Saga, Volumes I and II, by Brian K. Vaughn and Fiona Staples

Once upon a time, a planet and its moon went to war. Because destroying the enemy would mean the victor would be destroyed too, the war moved to other planets. The wings and the horns and their allies have been fighting ever since. There is so much bad blood and so much is invested in the war that fighting will probably never stop. Both sides are taught to hate each other from childhood. It would take something remarkable to change the status quo.

Saga, Volume I
When volume I of Saga, by Brian K. Vaughn and Fiona Staples, begins, something remarkable has happened. Alana, one of the wings, is giving birth to a child conceived with Marko, one of the horns. Minutes later, soldiers storm in and try to kill them. Marko and Alana go on the run. Mercenaries are sent after them, with orders to kill them and kidnap their child. Vaughn and Staples let their story roam across worlds to introduce us to the hunters, their bosses, and the history that led us up to his point. One touch that I simply loved was that Hazel, Alana and Marko's daughter, also acts as a narrator in this story. She hints at what will happen later and raises the stakes of the story even higher.

Saga is full of wonderful characters and the universe they inhabit is stunningly rich. In just the first volume there are ghosts and rocketships made of trees, monstrous spider assassins, a cat that can tell when you're lying, magic, and sinister robots. I enjoyed volume I so much that I immediately bought volume II so I could see what happens next.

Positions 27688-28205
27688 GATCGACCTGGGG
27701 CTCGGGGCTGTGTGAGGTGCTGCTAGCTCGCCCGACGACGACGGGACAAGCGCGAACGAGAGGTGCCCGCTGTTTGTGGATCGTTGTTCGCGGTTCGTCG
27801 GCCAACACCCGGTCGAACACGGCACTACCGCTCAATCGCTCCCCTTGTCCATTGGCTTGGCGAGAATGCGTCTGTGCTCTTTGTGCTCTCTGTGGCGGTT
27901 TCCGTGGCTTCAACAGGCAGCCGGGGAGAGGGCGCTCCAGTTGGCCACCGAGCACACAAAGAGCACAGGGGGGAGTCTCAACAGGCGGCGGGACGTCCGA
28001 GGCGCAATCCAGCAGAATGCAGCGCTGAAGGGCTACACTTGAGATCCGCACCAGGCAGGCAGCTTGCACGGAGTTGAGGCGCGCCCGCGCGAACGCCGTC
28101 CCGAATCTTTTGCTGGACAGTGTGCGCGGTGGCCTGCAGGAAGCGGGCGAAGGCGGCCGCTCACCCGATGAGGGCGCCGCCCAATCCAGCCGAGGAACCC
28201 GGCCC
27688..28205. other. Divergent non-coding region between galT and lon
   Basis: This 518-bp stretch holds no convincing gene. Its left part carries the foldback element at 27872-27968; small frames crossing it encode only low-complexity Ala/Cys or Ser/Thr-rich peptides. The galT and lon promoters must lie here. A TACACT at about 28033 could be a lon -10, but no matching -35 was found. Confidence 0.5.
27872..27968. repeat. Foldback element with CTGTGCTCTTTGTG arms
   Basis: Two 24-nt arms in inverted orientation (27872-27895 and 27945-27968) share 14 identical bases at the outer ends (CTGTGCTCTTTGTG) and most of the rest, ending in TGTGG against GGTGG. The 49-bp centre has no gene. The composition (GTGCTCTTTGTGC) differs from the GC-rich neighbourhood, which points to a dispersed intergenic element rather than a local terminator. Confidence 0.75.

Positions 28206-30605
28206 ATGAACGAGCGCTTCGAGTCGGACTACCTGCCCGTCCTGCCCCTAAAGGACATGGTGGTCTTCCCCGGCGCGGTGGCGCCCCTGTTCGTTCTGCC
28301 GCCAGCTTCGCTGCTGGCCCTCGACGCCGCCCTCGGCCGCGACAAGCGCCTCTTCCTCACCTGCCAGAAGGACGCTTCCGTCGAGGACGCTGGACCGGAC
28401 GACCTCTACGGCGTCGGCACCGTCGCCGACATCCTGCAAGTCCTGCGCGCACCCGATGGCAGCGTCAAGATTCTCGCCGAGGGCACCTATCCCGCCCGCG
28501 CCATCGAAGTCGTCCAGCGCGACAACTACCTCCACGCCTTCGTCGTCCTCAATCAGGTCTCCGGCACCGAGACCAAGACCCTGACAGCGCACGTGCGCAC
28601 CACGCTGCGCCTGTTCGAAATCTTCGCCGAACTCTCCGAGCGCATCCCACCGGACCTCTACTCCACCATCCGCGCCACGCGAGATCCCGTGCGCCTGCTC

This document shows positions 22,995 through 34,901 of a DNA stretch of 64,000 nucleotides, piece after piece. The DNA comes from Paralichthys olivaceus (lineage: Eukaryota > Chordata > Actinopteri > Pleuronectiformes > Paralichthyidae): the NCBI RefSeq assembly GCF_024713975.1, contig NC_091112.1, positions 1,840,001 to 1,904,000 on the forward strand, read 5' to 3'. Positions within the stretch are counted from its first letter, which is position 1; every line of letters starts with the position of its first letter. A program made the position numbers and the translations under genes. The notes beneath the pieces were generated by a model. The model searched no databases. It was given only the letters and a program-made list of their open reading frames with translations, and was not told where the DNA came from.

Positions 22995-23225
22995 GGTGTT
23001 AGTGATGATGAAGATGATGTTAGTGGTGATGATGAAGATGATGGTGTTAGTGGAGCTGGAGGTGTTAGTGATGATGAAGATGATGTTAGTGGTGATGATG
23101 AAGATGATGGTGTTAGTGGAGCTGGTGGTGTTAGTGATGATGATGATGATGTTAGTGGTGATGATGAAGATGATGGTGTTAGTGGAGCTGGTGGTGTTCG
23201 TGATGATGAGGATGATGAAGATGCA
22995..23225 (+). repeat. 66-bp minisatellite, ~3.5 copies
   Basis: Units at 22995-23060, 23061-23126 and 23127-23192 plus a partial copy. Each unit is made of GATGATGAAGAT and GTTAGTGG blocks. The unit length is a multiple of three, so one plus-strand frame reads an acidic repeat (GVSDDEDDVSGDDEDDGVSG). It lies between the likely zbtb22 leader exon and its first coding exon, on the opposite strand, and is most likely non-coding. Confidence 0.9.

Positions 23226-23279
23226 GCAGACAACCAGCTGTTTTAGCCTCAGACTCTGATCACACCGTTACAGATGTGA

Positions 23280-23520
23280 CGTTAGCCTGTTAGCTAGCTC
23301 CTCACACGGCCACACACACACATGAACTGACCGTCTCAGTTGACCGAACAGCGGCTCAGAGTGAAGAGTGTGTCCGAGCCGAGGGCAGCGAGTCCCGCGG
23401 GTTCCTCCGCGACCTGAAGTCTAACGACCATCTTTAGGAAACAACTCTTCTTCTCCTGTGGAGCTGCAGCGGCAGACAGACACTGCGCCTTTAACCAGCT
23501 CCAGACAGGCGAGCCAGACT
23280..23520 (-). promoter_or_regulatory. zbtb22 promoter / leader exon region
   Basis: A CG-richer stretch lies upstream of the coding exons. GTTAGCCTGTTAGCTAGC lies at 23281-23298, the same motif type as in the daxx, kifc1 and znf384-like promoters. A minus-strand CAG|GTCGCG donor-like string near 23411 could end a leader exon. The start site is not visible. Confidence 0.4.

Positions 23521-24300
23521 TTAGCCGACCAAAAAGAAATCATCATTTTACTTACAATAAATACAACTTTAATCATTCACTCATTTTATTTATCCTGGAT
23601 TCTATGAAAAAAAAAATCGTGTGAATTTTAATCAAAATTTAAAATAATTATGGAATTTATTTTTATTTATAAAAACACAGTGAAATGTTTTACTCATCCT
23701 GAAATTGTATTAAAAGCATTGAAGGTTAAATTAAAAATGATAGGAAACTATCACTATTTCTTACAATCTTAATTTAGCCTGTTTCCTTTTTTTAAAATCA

Saga, Volume II
In Volume II, Marko and Alana have been joined by Marko's parents--who were somewhat shocked to find that he'd married someone they considered the enemy. Marko's mother does not take it well. She gets even more irritated when her son rushes off to rescue their ghost babysitter. Alana and Marko are still being tracked across the galaxy, but this time another hunter has joined in: Marko's ex-fiancee, Gwendolyn. There's so much story packed into this volumes that trying to explain it here wouldn't do the story justice.

Besides, you need to see the artwork.

Talking about images on this blog is unusual for me. But, you kind of have to when you're reviewing a graphic novel. Fiona Staples' artwork is beautiful and bold; the colors are vibrant. I loved that its style is understated. Staples doesn't go for absolute realism, but each frame is incredibly detailed. The images do so much heavy lifting in Saga that I think a print only version would run to several heavy volumes to try and capture the sheer imagination at play here.

I can hardly wait for volume III to come out next month.

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